I used to be excited when I bought something on sale. The “deal” was my indication of success. In hind sight, I wasted a lot of money with this mindset. Price is only one part of the equation.
A better way to think about your purchases is to determine the cost per use.
For example, when I changed jobs 3 years ago, I needed a lap top bag for client appointments. Professional looking was a must and something sturdy was vital. I decided on a black Michael Kors tote so it could double as a purse. I’ve used it just about every day for three years now and it looks brand new. I anticipate it will last at least another two years.
That tote was a great purchase. It was about $250.00 at the Michael Kors factory outlet store (not on sale.) Since the purse is a classic style, made to last many seasons and goes with everything I own, it was a winner.
Continue reading “Smart Shoppers Guide: Look Fabulous For Less Money”
In Episode 10 of Tightwad Tuesdays, I share thinking behind making a major purchase.
Skiing is my favorite sport so I bought new boots this season.
Were they an expense or an investment? You tell me!
What was your very best sporting goods purchase?
Have you heard of The Project 333 Challenge: Reduce your wardrobe to 33 total items?
The system consists of paring down the clothes in your closet to the items you love the most, fit the best and go together well. Now that’s a sensible idea! Courtney Carver, the mastermind behind Be More With Less, recommends 33 total items including footwear, accessories and jewelry. Workout clothes, pajamas, and sportswear are exempt.
Why would I pare down my closet to 33 pieces?
Continue reading “5 Benefits Of Building A Winter Wardrobe Capsule”
I am serious. Take a hike!
You support national, state and local parks with your tax dollars so get out and use them – for free.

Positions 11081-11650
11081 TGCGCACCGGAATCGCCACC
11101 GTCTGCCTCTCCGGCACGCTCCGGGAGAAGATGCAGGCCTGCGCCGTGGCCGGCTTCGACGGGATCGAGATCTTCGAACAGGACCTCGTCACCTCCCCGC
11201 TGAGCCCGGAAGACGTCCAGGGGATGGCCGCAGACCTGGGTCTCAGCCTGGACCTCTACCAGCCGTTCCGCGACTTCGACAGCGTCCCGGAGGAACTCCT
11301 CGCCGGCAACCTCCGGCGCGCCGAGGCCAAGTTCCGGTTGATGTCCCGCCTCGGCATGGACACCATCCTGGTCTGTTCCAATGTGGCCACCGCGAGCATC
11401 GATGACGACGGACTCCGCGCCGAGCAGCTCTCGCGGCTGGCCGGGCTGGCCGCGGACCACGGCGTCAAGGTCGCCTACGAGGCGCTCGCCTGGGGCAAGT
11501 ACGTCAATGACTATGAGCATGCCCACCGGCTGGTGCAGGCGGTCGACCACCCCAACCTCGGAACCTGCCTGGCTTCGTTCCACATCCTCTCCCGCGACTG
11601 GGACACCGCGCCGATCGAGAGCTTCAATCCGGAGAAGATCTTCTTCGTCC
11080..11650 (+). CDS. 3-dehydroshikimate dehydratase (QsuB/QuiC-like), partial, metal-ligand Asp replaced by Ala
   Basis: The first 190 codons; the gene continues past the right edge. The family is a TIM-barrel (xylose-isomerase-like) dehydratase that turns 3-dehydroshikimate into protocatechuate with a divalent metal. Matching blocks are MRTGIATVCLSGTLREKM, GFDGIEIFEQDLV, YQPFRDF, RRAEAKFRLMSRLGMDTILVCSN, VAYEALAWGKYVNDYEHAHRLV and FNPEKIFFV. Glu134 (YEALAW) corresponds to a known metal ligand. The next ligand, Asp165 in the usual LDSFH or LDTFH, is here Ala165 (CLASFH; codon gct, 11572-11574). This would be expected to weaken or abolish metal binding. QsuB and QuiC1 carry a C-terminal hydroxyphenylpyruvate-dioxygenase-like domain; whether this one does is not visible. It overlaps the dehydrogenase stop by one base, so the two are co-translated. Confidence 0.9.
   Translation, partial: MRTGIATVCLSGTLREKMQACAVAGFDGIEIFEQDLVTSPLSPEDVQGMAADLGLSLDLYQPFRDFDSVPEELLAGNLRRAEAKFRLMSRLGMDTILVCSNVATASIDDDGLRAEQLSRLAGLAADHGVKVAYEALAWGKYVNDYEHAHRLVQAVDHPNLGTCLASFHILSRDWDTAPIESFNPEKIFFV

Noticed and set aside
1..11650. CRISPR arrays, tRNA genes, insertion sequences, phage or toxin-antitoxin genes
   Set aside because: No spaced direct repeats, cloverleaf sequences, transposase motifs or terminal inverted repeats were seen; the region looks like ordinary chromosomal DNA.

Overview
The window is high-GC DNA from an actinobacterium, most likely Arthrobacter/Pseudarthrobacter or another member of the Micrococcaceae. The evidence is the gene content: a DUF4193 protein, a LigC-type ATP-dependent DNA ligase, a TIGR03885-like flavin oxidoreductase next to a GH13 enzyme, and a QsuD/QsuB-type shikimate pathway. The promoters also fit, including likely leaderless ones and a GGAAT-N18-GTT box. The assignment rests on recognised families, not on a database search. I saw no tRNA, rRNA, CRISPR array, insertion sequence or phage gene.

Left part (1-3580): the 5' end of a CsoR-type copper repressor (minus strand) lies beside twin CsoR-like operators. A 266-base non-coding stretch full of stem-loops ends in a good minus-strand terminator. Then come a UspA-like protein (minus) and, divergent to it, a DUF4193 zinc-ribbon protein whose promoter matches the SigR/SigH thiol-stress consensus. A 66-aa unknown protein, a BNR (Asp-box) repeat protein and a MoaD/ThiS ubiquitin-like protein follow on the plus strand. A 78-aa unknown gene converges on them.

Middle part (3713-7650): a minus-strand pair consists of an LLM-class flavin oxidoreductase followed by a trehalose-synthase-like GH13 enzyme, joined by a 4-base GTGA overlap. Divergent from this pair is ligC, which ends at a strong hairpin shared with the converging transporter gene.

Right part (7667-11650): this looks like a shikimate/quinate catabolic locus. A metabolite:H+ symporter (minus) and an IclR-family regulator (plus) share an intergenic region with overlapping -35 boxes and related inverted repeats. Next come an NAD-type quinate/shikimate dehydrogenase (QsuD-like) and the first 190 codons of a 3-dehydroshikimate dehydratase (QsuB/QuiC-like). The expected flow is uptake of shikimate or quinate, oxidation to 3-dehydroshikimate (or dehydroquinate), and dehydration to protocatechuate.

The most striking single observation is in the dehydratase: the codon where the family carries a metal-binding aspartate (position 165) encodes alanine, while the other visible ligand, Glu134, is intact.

In this episode of Tightwad Tuesday, I encourage you to enjoy the great outdoors.
Imagine you were given a check for $20,000 with these instructions:
Spend this on yourself within the next 18 months after answering three questions.
- What would make you the happiest?
- What do you love to do but haven’t done lately (or in many years)?
- What would make you feel incredibly peaceful and blessed?
Then use these funds to take care of yourself.
Wouldn’t that be incredible?
You might be thinking, “That Nancy is mean! No one is going to give me 20 Grand.”
Hold on a sec. Just dreaming about a gift like this is surprisingly valuable. Besides, this just happened to my best friend Dianne — so it is possible.
Let me explain.
Continue reading “Money Can Buy Happiness: Here’s How To Spend It”
Think like a squirrel. Oak trees provide plenty of nourishment for the most industrious squirrel.
We’re the same way. If we make the most of the money have, we’ve been given, earned and will earn in the future, we’ll have more than enough to enjoy life.
When I was a teenager, I saw this with my own eyes. My father retired from the U.S. Navy and my parents bought an orange grove in Central California. We designated one tree for the family’s use and the rest of the fruit was sold.
Just from the one tree, we had way too many oranges for one family! In fact, we had so many, they would drop to the ground and rot. My brother and I used to play “orange baseball” with the rotten ones.
We took turns pitching them to each other and hit them as hard as we could with a wooden bat. The goal was to spray the sibling with orange pieces. We’d come in the house covered in orange juice and orange sections.
In other words, we had plenty of oranges to spare. We were “orange rich.”
Continue reading “What Does Wealthy Mean? Think Like A Squirrel”